No Love Lost

No Love Lost

By Maz McCoy

The man’s fist collided with Kid Curry’s jaw sending the blond man staggering backwards. He landed on his butt in the dirt. Kid glared at Liam Cutler and quickly pulled himself to his feet. As he did so, Cutler put his head down and ran at Kid, catching him in the stomach. Both men went crashing to the ground in a heap. The other hands on the cattle drive gathered round, enjoying the excitement. They cheered as fists flew and each man struggled to get the upper hand. Kid got in a couple of punches before Cutler’s fist caught him on the chin once more and he fell backwards.

Hannibal Heyes heard the commotion as he rode into camp. He dismounted and tied his horse to the hitching line. He showed only a passing interest in the jeers and shouts emanating from near the chuck wagon. The men lived close together, worked long days in the saddle and arrived back at camp, tired and hungry. It wasn’t surprising if now and again tempers flared and fists flew. He removed his gloves as he strolled into camp. A group of men were crowded around the pugilists. His eyes scanned the faces, searching for his partner. When he couldn’t see Kid, a feeling of dread swept over him.

“No love lost between those two,” one of the hands said, as he passed Heyes on his way to the horses. “They’ve been glaring at each other all day. I knew something like this was gonna happen.”

Heyes put a hand on the man’s arm to stop him.

“Who is it?”

“Your friend and Cutler.”

Heyes shook his head and frowned, they couldn’t afford to lose this job. He headed towards the crowd and pushed his way through to the front, in time to see Kid take another blow to his jaw. Heyes flinched, almost feeling the punch himself. Blood ran from Kid’s nose and mouth. He had to stop this before the trail boss arrived. Heyes stepped in between the men.

“All right, that’s enough!” He turned his back on Kid, facing Cutler instead. The other man’s face was as battered as Kid’s. Cutler, a tall, broad shouldered man glared, belligerently, at Heyes. The dark-haired man held up his hands. “You win Cutler, all right?”

This seemed to satisfy the tall man. He took a step backwards and, seizing the opportunity, a friend pulled him away. Heyes turned to face Kid. The blond man looked dead on his feet but despite this, he glared, angrily, at his friend.

“What is it with you and cattle drives?” Heyes asked.

“Don’t!” Kid turned and walked away, or more like staggered.

Heyes took a deep breath and followed his friend. Kid sat down heavily on a fallen log, his back to Heyes. Heyes stepped over the log and sat down next to him. He said nothing for a few moments, letting his partner calm down. After a while he removed his bandana from around his neck and held it out to Kid.

“Your mouth’s bleeding.”

Kid took the bandana.

“Thanks.” He held it against the corner of his mouth.

“What was that all about?”

“Leave it.”

“Kinda hard to.”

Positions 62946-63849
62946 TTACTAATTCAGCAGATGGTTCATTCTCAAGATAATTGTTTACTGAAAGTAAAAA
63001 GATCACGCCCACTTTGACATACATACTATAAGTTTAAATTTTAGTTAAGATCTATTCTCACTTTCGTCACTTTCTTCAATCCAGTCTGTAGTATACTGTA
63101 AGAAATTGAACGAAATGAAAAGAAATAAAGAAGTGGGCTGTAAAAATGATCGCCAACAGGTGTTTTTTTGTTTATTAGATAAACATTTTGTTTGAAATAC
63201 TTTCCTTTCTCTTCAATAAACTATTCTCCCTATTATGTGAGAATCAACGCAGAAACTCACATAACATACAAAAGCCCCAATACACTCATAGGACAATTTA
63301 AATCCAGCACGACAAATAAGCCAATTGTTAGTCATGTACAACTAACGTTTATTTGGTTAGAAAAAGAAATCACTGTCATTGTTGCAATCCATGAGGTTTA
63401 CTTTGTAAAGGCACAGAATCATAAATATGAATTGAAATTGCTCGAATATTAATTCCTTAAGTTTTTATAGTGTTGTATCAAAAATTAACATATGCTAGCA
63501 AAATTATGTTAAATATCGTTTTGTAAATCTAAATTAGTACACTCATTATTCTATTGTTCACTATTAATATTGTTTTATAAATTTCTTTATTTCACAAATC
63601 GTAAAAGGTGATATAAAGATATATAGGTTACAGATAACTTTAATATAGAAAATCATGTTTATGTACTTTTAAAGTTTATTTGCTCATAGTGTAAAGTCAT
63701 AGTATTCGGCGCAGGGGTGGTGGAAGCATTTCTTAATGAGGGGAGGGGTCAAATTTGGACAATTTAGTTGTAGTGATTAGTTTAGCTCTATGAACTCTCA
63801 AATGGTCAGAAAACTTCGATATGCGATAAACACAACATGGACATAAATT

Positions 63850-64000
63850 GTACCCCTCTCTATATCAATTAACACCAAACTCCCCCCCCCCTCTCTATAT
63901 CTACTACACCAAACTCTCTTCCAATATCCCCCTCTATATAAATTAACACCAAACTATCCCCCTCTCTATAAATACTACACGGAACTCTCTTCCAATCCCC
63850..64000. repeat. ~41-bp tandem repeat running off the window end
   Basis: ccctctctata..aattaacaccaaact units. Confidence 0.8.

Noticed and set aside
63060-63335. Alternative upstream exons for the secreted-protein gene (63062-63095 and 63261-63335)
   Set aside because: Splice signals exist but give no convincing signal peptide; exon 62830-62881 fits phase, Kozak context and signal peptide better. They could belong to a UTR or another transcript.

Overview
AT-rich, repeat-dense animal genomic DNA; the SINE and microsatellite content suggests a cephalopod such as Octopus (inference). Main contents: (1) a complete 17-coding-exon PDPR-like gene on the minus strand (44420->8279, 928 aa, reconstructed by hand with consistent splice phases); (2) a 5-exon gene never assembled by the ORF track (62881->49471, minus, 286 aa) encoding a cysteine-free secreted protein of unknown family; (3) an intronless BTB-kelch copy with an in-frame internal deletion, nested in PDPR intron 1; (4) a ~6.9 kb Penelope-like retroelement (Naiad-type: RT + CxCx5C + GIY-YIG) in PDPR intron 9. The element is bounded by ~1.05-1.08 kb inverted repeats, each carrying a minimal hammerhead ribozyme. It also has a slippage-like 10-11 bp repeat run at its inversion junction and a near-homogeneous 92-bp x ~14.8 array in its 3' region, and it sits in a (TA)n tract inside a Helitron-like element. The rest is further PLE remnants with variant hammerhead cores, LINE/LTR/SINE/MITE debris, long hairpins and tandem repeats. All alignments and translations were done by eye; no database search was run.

“Well, try.”

Heyes almost smiled.

“He must have said something to get you so riled up.”

“I SAID LEAVE IT!” Kid snapped. Heyes was taken aback by the anger in the blue eyes focussed on him now. However, Hannibal Heyes wasn’t about to hold his tongue.

“He hit a nerve with something, huh?”

“Didn’t you hear me?”

“I heard you. So what did he say?”

“You just won’t let it go will ya?”

“No.” Heyes looked at his friend. Reaching out, he took the bandana from Kid and held it against a cut over his left eye. Kid flinched. “Hold still!” Heyes kept the pressure on.

Kid let out a heavy sigh.

“So are you gonna tell me?” Heyes asked.

“It was just something he said.”


“Heyes, please, leave it.”

“What did he say?”

Kid looked embarrassed.

“You know, you are the most stubborn…”

“Yeah, I know. So what was it?”

Kid looked at his friend.

“He insulted my Ma.”

“What?” Heyes asked, incredulously. “Sheesh Kid, how old are you?”

“I assume that’s one of those rhetorical questions you’re always on about?”

“I mean, I’ve lost count of how many times someone has insulted our parents or questioned our parentage, for that matter. What made you react this way now?”

Kid looked at the ground.

“D’you know what today is?”

“Tuesday, I think.”

“No, I mean the date.” Heyes thought about it. “It would have been her birthday.”

For once, Heyes didn’t know what to say. Kid met his eyes.

“I was thinking about her; been thinking about her a lot lately. What she’d have thought of me; how I’d try and explain to her…Maybe I’ve let her down. I don’t know. Then Cutler started on about nothing and…” He looked up at Heyes and shrugged. “I’m sorry if I’ve lost us the job.”

“I’ll talk to the boss, see if I can smooth things over.”

“I still miss her, you know? Don’t you think about your folks?”

“You don’t lose the love you feel, Kid.”

“Did you read that in a book?”

“No that’s a Hannibal Heyes original.”

Kid looked up at his friend. They both smiled.

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